Heroes From History: Thomas Paine

"Common Sense" by Thomas Paine

This week was the 245th anniversary of the publication of Common Sense by Thomas Paine. Thomas Paine was a philosopher and author in the 18th Century who became prolific for his literary works surrounding the revolutionary movements of his time in the American Colonies and France. Paine was well-connected with prominent figures from the American Revolution. Benjamin Franklin is said to have convinced Paine to emigrate from England to the American Colonies where he began work as a journalist in Philadelphia. Paine also knew George Washington, Samuel Adams, James Madison, and was spoken highly of by many of these respected figures. It is even said that James Monroe once helped break Thomas Paine out of prison in France, a story we will no doubt look at in greater detail at another time.

Thomas Paine often wrote about justice, liberty, and the human rights. Due to the unpopular nature of such ideas, he often wrote under aliases to try and conceal himself from critics. For example, when he criticized slavery during his time in the American colonies, he published his work under the name “Justice and Humanity” to protect himself. His anti-authoritarian rhetoric would of course draw ire from the powerful authorities at work in the world. Taking a stand against authoritarianism was, is, and likely always will be a dangerous endeavor. Nevertheless, Thomas Paine stood strong in his convictions about the imperative nature of freedom and continued to express his ideas, despite being persecuted at times and even sent to prison.

Thomas Paine
Photographic reproduction from the Library of Congress of a painting of Thomas Paine by Bass Otis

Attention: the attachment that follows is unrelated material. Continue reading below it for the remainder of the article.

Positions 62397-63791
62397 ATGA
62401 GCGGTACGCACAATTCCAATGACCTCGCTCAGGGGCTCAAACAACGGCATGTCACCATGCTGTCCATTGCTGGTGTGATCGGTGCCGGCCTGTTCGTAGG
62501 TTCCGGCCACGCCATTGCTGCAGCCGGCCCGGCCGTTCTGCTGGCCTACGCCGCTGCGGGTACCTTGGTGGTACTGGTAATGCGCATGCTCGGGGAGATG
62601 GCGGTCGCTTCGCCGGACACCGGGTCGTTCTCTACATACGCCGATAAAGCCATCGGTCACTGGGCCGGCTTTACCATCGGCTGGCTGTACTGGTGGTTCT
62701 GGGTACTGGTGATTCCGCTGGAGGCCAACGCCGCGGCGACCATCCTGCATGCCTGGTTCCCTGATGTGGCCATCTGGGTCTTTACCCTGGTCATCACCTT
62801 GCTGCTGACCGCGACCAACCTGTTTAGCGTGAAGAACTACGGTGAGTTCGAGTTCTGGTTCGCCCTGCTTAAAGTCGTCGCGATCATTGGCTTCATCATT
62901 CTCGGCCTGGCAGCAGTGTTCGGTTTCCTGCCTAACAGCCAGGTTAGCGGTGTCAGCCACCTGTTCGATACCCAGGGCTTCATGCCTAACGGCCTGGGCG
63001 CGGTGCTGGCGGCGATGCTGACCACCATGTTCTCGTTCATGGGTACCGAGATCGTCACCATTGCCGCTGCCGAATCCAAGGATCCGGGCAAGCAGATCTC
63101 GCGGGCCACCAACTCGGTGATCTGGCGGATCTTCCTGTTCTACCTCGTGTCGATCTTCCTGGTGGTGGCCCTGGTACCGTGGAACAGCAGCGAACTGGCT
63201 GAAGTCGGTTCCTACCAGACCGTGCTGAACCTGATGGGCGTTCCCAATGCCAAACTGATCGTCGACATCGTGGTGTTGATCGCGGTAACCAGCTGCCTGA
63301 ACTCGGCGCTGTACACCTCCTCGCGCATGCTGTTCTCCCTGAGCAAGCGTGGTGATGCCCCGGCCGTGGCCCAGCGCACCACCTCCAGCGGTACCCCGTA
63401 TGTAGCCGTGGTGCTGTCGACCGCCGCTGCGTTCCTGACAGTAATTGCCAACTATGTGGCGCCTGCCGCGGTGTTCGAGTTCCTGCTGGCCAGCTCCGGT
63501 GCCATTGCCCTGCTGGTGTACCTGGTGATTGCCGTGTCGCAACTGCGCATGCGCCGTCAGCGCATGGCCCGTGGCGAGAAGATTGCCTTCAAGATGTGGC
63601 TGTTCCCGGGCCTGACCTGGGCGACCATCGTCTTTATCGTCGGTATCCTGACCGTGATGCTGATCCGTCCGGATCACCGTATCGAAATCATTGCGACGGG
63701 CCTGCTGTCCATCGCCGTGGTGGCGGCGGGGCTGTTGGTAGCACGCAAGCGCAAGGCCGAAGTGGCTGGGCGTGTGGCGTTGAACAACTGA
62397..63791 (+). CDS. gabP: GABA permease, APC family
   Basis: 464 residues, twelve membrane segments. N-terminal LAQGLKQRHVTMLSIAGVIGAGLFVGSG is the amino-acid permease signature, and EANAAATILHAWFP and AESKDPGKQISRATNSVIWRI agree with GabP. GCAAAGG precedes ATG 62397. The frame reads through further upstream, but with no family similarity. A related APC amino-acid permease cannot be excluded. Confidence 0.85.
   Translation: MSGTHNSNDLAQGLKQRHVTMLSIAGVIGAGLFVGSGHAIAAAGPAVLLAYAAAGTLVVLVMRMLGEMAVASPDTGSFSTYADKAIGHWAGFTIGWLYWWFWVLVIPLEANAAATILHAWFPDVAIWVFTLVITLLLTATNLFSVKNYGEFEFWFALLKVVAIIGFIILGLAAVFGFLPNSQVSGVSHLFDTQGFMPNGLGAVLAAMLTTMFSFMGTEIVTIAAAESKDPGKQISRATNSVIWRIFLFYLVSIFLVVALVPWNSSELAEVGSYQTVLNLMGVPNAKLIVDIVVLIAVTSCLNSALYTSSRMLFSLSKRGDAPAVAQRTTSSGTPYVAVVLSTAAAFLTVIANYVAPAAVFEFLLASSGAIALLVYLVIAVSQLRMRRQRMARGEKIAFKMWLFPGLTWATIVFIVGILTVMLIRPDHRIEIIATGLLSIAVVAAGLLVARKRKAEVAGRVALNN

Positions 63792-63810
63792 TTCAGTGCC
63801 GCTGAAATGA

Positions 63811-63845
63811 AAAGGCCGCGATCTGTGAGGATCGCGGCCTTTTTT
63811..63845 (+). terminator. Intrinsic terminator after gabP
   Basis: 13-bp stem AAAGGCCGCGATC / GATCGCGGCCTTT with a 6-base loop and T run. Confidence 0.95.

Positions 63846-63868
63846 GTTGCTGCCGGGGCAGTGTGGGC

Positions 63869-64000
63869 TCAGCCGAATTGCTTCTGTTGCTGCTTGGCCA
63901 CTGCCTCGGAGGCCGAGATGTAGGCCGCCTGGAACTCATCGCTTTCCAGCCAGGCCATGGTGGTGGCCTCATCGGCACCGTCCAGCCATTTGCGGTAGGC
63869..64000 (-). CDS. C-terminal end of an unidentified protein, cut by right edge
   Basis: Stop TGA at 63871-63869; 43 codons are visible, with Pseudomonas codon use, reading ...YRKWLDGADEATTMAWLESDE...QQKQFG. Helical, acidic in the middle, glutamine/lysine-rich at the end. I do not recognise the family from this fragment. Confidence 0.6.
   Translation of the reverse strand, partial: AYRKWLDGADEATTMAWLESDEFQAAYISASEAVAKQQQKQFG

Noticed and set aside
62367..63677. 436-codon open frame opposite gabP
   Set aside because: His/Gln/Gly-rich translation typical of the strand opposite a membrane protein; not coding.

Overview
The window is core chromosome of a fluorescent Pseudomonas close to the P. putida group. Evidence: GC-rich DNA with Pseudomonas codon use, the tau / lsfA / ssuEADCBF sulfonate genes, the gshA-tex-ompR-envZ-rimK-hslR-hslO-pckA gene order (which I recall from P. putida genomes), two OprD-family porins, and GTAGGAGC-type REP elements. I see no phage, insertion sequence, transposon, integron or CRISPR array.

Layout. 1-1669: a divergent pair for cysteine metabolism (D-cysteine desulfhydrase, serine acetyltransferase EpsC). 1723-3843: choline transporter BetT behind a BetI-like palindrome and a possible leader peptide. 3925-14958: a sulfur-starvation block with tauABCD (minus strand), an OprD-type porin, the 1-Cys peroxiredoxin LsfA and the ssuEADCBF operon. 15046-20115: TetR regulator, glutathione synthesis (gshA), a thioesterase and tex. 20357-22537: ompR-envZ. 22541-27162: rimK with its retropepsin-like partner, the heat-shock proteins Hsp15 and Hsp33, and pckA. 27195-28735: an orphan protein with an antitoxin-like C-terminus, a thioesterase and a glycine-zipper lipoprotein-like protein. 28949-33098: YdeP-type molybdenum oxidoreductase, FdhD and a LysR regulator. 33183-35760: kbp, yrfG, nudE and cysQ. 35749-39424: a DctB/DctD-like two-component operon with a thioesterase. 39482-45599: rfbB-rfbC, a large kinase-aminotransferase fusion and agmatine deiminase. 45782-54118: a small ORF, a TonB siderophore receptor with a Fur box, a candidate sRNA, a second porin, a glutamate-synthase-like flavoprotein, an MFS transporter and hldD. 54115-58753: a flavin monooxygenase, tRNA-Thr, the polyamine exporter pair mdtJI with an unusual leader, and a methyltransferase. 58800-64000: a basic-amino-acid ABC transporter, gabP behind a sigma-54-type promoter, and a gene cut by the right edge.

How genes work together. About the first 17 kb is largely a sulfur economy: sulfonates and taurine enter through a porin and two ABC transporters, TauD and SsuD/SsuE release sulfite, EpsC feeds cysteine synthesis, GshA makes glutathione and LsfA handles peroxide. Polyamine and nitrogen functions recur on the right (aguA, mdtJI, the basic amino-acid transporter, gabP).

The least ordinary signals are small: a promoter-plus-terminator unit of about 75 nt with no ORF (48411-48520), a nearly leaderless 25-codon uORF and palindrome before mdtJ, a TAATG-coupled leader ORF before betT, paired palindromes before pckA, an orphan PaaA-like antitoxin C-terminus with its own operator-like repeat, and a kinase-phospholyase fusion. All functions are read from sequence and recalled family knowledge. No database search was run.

Thomas Paine was praised as a skilled writer for communicating his ideas using plain language which spoke to commoners and intellectuals alike. His most famous and influential pieces of writing were Common Sense, The Rights of Man, and The Age of Reason. Some other notable works of his include The Case of the Officers of Excise and The American Crisis. In Common Sense, Paine argued in favor of American independence and of the importance of the rebellion against the British Empire. His eloquent way with words helped convince many of the commoners in the Colonies why the cause was important and why they should support it. Paine was credited with using biblical references which were understood by all instead of complex, philosophical language which may have alienated non-scholars at the time.

Not all of Paine’s ideas worked out so well – as some have pointed out – and some of his ideas even became corrupted into detrimental systems later on in history. For example, Paine advocated for ideas like progressive taxation and public education. While great in theory, some argue such ideas have become more harmful than beneficial in practice, something which Paine failed to foresee. Of course, hindsight is 20/20, so to speak. As mentioned, Paine’s ideas are good in theory. It is how they have been put into practice and become corrupted which is the problem, and perhaps these ideas have merely gone astray from there they should have veered. Perhaps they are not inherently misguided. Who is to say, and how are they to know for certain of what they say when considering the winds of change and how time moves ideas in new directions never foreseen? It is hard to know what the future holds, and even harder to foretell how corruption will twist our ideas and institutions. Perhaps one small change may have prevented such issues, and we have no one knowing what that small change may have been.